4/8/2018, From the management: We have moved the Bullpen over to a new temporary server and a new permanent type of setup. It's a bit much to explain here, but I think it's working. Please let me know on User_talk:Admin if you see any issues. Thank you as always for your support.
- Bats Right, Throws Right
- Height 6' 2", Weight 210 lb.
- High School Minoshima High School
- Debut April 5, 1998
- Final Game September 11, 2002
- Born April 20, 1965 in Arita-gun, Wakayama, Japan
Masato Yoshii was drafted by the Kintetsu Buffaloes in the second round of the 1984 draft. Yoshii reached the Buffaloes ichi-gun(top team) in 1985, pitching in two games. He had ERAs over 20 in limited duty in 1985-1986 and did not see regular duty until 1988, when he went 10-2 with 24 saves and a 2.69 ERA in 50 games and as a result was named the Fireman of the Year. He was one save behind Pacific League leader Kazuhiko Ushijima.
His success continued in the 1989 season, where he went 5-5 with 20 saves and a 2.99 ERA in 47 games. During the 1990 season, Yoshii was 8-9 with 15 saves and a 3.39 ERA in 45 games. In Masato's next two years he appeared in only 30 games.
Yoshii joined the Buffaloes rotation in 1993, going 5-5 with a 2.67 ERA in 22 games. He struggled in 1994 with a record of 7-7 and a 5.47 ERA in 21 games. In 1995 Yoshii joined the Yakult Swallows, posting 10 wins and seven losses with a 3.12 ERA in 25 games. He again had a 10-7 record in 1996 with a 3.24 ERA in 25 games, the third-best ERA in the Central League. During Yoshii's final year with the Swallows he had a career year in terms of wins, going 13-6 with a 2.99 ERA in 28 games. He teamed with Kazuya Yabuta (15-5, 2.96) and Kazuhisa Ishii (10-4, 1.91) to lead Yakult to the Japan Series. He was third in the Central League in wins that year, behind Masahiro Yamamoto (18) and Yabuta.
In 1998 he became a free agent. He initially had wanted to stay with Yakult but was pressured to leave by agent Don Nomura, who claimed he would be standing up for his rights and showing an example for the next generation. Nomura denied that team loyalty should play a role. When Yakult refused to extend Masato's contract by two years, he began fielding extravagant offers from the Seibu Lions and Hanshin Tigers ($5 million over 4 years), Yokohama BayStars ($7 million) and Yomiuri Giants ($9 million). Yoshii was interested in joining Yomiuri but Nomura kept on encouraging greed, saying he should ask for another $4 million and cut back on his workout. Manager Shigeo Nagashima agreed but the Giants' general manager refused, which was a rational response given that Yoshii was already demanding more in salary than he was probably worth.
Former teammate Hideo Nomo convinced Yoshii to look into joining an American team. Yoshii responded by refusing all the million-dollar offers to sign with the New York Mets for $200,000 with performance bonuses that would push his salary over one million dollars in his first year.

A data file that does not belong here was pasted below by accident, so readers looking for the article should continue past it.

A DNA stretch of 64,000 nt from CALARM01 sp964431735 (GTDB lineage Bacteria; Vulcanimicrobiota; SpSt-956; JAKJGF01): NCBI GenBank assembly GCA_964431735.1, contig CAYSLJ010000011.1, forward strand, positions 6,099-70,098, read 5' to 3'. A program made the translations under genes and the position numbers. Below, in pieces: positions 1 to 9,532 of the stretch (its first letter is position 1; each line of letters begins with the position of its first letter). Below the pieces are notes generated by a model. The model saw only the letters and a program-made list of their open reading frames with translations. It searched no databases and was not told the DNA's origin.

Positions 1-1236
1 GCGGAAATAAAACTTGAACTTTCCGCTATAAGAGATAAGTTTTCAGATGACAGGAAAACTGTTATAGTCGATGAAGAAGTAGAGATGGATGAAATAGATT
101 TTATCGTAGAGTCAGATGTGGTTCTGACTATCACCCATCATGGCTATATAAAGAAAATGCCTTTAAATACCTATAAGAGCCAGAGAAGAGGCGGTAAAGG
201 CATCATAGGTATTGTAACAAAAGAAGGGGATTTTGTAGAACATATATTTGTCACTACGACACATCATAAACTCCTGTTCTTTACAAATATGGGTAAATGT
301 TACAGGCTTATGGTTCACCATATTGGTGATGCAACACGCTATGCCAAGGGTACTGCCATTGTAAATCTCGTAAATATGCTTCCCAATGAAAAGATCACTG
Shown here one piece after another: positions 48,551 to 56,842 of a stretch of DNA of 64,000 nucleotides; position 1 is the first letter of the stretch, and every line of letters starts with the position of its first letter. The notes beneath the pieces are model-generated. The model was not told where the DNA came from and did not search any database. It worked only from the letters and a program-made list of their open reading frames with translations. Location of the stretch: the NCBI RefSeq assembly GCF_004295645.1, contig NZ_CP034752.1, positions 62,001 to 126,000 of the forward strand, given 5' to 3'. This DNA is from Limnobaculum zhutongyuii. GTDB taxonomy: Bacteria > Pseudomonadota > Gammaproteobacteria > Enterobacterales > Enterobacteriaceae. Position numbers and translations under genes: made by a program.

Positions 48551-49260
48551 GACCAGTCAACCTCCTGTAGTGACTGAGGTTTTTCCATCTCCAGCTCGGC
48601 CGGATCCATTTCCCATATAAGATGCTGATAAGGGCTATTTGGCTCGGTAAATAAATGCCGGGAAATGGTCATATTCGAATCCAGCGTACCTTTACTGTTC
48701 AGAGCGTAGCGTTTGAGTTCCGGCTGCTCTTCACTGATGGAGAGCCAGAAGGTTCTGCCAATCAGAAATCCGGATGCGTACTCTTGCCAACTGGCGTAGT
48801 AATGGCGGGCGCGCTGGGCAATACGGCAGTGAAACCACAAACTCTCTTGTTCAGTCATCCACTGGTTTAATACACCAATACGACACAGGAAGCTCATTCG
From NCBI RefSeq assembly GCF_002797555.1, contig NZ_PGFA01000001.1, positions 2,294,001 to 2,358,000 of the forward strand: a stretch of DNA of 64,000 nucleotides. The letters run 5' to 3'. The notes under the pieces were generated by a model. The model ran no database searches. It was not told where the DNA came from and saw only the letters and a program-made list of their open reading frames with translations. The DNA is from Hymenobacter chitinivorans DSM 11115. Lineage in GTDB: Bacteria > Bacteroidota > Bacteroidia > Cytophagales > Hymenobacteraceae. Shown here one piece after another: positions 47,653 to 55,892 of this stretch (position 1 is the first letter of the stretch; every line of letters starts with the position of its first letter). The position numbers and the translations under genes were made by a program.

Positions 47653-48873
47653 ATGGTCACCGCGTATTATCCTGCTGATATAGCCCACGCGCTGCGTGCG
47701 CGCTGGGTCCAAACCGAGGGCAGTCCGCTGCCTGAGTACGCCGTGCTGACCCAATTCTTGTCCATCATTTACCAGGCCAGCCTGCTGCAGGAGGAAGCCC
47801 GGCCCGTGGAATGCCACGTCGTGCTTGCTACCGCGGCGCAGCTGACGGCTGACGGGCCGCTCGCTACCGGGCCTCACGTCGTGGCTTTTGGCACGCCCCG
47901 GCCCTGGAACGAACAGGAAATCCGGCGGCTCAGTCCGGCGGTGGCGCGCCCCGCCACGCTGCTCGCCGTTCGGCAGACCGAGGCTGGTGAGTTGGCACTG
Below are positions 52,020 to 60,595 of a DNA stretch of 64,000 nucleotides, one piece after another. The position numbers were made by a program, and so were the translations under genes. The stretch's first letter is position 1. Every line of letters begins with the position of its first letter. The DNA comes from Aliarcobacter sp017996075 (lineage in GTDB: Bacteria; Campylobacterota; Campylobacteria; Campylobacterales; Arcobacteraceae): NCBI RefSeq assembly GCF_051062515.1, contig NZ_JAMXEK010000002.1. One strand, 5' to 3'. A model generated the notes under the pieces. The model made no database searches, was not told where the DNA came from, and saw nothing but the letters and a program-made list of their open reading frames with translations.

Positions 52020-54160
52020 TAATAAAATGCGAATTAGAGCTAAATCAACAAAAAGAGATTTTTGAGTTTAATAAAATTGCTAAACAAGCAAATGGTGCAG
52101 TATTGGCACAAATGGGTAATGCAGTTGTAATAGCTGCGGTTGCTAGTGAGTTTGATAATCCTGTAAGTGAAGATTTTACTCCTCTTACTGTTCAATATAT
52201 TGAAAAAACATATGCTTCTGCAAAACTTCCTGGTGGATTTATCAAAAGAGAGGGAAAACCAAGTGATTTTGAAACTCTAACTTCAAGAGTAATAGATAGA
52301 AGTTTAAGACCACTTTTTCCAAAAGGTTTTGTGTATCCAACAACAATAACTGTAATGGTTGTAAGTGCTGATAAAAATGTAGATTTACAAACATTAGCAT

In his rookie year with the Mets, he went 6-8 with a 3.93 ERA (a 107 ERA+) in 29 games. After signing a two-year extension for over $5 million, Yoshii declined in 1999, as his ERA rose to 4.40 (ERA+ of 100) but he got more offensive support and went 12-8 in 31 games. In January 2000 he was traded to the Colorado Rockies for pitchers Bobby Jones and Lariel Gonzalez. In his only year with the Rockies he went 6-15 with a 5.86 ERA in 29 games. He was sixth in the National League in losses but his ERA+ was still just fine, 101.
As a result of poor analysis of the effect of Coors Field on pitchers, Yoshii was released by the Rockies in March 2001 and was signed by the Montreal Expos. Masato went 4-7 with a 4.78 ERA in 42 games that year, mostly out of the bullpen. In Yoshii's final year in the majors, he went 4-9 with a 4.11 ERA in 31 games. His ERA+ never fell below 97 in the majors and was 101 for his career. His record was less flattering (32-47). Yoshii had shown that even a non-star from Japan could achieve success in Major League Baseball.
At age 38, there were few MLB teams interested and Yoshii was signed by the Orix Blue Wave in 2003. He struggled badly, going 2-7 with a 6.51 ERA in 24 games. During the 2004 season he spent most of the year with the Surpass Kobe, Orix's ni-gun team and only appeared in three games with Orix. Yoshii experienced a recovery, with a line of 6-5 with a 4.03 ERA in 15 games with the newly-merged Orix Buffaloes in 2005. After Jeremy Powell and Hidetaka Kawagoe, he was the club's most reliable starter, even at age 40. The old-timer remained fairly effective in 2006, going 7-9 with a 3.81 ERA and only 22 walks in 101 2/3 IP. He even made his fifth All-Star team.
Yoshii began 2007 with a 1-6, 5.75 record, then was traded in late June to the Chiba Lotte Marines for backup OF Koji Hirashita. He was 0-3 with a 13.14 ERA for the Marines, allowing 30 hits in 12 1/3 IP. Yoshii called it quits after that season, signing on as Nippon Ham's pitching coach.
Yoshii was 89-82 with 62 saves and a 3.86 ERA in 385 games in Nippon Pro Baseball in his career.